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The Ancient Art of Handwashing

Nearly half a year into our pandemic, the ritual of handwashing could not be less glamorous. We sing Happy Birthday to ourselves over the sink or squirt foul-smelling sanitizer onto our hands from cheap plastic bottles. Maybe it is time to take inspiration from the Middle Ages and consider aquamanilia—art that added purpose to a mundane act. From the Latin for water (aqua) and hand (manus), aquamanilia are hollow vessels cast in bronze, often in the form of animals. They were used for handwashing in northern Europe during the 13th and 14th centuries.

Probably English or Scandinavian 13th Century, Aquamanile in the Form of a Horseman, 13th century

Probably English or Scandinavian, Aquamanile in the Form of a Horseman, 13th century, bronze, Widener Collection, 1942.9.280

North French or Mosan 13th Century, Aquamanile in the Form of a Lion, c. 1200

North French or Mosan, Aquamanile in the Form of a Lion, c. 1200, bronze with traces of gilding, Widener Collection, 1942.9.281

Two aquamanilia in the Gallery’s collection are the Horseman (13th century), probably made in England or Scandinavia, and the finer of the two, Lion (c. 1200), which comes from northern France or the area of the Meuse River in present-day Belgium. This gilded vessel was designed to be lifted so that water poured from the lion’s mouth onto a person’s hands. It was refilled through a hole on the animal’s head disguised with a hinged covering. Aquamanilia originally served priests, who used them to wash their hands during the celebration of Mass, but the objects quickly found their way to the banqueting tables of the wealthy. The Horseman is unambiguously secular and must have belonged to a person of some means. The Lion could have been used for secular or religious purposes, as the animal symbolized kings as well as Jesus Christ.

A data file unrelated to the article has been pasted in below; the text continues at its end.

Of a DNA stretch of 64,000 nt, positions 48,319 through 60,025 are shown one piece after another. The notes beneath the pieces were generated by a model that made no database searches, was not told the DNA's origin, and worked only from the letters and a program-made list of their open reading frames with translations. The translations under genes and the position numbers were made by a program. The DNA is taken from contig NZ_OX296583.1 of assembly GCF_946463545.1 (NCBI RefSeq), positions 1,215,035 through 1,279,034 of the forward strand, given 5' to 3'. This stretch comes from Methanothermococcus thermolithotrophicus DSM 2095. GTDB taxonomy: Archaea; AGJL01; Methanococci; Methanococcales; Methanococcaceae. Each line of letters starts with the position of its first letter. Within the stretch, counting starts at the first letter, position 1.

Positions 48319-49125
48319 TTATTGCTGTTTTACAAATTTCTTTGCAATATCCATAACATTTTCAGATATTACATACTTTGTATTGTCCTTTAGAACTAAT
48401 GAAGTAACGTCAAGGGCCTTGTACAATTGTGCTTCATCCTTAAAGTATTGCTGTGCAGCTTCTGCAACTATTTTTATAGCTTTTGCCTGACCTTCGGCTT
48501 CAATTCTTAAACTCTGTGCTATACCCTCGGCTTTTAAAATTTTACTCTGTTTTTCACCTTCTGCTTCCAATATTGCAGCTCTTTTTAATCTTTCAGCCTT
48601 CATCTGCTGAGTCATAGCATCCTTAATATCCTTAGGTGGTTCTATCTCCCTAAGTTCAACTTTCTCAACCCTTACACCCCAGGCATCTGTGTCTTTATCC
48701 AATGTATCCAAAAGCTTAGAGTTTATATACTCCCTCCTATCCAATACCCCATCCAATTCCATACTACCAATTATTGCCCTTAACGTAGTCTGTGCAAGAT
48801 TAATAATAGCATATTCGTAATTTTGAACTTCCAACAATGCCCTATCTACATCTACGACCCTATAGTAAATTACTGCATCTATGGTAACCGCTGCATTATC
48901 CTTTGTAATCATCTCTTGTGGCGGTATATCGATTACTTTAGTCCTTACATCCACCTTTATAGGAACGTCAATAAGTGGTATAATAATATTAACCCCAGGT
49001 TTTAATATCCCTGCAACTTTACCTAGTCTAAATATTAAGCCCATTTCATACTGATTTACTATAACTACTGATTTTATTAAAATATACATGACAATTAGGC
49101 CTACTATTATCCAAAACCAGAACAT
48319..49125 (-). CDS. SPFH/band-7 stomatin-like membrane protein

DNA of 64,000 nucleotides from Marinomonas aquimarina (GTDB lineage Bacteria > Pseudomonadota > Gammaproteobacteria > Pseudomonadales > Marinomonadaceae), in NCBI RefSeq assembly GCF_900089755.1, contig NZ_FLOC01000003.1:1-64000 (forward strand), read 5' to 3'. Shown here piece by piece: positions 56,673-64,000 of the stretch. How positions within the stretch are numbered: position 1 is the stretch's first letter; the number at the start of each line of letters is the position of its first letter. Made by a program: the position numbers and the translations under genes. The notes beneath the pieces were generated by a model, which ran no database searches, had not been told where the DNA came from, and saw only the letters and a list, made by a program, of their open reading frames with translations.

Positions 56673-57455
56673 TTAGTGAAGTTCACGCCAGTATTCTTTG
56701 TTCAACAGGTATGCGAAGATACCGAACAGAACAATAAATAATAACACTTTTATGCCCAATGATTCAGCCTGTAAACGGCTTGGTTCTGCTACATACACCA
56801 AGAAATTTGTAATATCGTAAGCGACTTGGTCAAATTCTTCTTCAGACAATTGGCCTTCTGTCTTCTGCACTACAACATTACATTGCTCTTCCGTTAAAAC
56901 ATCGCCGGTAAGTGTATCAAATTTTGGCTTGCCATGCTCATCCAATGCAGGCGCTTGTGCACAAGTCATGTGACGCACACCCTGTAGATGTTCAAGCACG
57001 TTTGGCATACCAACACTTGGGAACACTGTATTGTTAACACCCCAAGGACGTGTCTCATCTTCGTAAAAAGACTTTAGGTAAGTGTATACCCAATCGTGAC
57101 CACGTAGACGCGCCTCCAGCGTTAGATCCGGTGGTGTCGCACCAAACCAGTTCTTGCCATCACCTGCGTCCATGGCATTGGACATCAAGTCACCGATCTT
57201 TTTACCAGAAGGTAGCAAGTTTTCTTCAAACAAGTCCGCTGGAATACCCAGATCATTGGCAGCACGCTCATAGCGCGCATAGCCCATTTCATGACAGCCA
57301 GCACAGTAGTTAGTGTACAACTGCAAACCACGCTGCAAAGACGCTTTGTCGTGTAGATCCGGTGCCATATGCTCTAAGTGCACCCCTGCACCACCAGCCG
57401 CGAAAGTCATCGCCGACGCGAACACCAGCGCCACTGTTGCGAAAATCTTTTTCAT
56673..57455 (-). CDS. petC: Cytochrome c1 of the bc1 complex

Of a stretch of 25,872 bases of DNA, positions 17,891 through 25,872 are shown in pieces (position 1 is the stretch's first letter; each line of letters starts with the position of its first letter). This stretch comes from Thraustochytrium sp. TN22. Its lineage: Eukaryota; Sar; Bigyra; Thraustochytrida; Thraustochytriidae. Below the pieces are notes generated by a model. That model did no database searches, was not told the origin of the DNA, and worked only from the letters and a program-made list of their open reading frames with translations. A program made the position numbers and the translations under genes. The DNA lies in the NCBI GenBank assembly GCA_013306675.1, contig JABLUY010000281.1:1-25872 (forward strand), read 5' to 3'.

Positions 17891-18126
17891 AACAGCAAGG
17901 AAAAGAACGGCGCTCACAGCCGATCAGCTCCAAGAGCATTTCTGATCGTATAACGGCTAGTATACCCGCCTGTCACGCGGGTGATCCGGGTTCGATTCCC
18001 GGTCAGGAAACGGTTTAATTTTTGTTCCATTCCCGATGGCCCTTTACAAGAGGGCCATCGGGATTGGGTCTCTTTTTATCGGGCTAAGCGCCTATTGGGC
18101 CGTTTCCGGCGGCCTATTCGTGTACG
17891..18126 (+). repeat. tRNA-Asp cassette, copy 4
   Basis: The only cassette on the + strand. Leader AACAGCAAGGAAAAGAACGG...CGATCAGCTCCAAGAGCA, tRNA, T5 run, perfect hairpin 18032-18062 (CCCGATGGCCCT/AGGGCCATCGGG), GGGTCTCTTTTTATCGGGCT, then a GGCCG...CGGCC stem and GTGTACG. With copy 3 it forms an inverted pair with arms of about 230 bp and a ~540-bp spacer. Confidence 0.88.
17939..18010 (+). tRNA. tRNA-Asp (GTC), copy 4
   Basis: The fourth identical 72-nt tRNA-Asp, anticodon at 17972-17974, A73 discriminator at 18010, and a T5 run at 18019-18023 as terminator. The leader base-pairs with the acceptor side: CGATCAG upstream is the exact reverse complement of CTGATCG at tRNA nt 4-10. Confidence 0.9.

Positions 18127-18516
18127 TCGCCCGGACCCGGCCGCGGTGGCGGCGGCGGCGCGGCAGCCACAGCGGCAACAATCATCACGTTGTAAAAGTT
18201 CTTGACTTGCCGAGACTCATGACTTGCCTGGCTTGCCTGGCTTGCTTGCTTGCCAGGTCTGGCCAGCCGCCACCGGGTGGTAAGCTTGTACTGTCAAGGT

Since antiquity, handwashing had been a sign of good manners, expected of all civilized people before and after meals. Handwashing was not performed to prevent the transmission of disease, however. Removing dirt for the sake of appearing clean signified social status. In religion there were different associations with handwashing. Water flowing over hands represented a symbolic cleansing, or ablution. According to the Bible, Pontius Pilate washed his hands with water not to clean them of Christ's actual blood but to wash away symbolically the sins that the blood signified.

The Greek physician Galen, who lived during the second century CE, developed a basic notion of contagion that influenced European medicine during the Renaissance. He recognized that humans could pass disease to one another, although not through germs, unknown at the time, but by poisonous “seeds” that spread through bad air and invaded people’s bodies. It did not occur to anyone that handwashing—and bathing in general—could limit contagion.

In a world before running water in the home, bathing was largely the domain of the wealthy, although still far from the daily activity it is now. Overexposure to water was widely considered to be bad for your health, another of the many reasons why plagues wrought such havoc on populations during early modern times. No one thought to scrub with the frequency and the intensity of purpose that we do today. Instead, acts of cleanliness were about appearance and status, not a defense against what was still unknown: bacteria and viruses.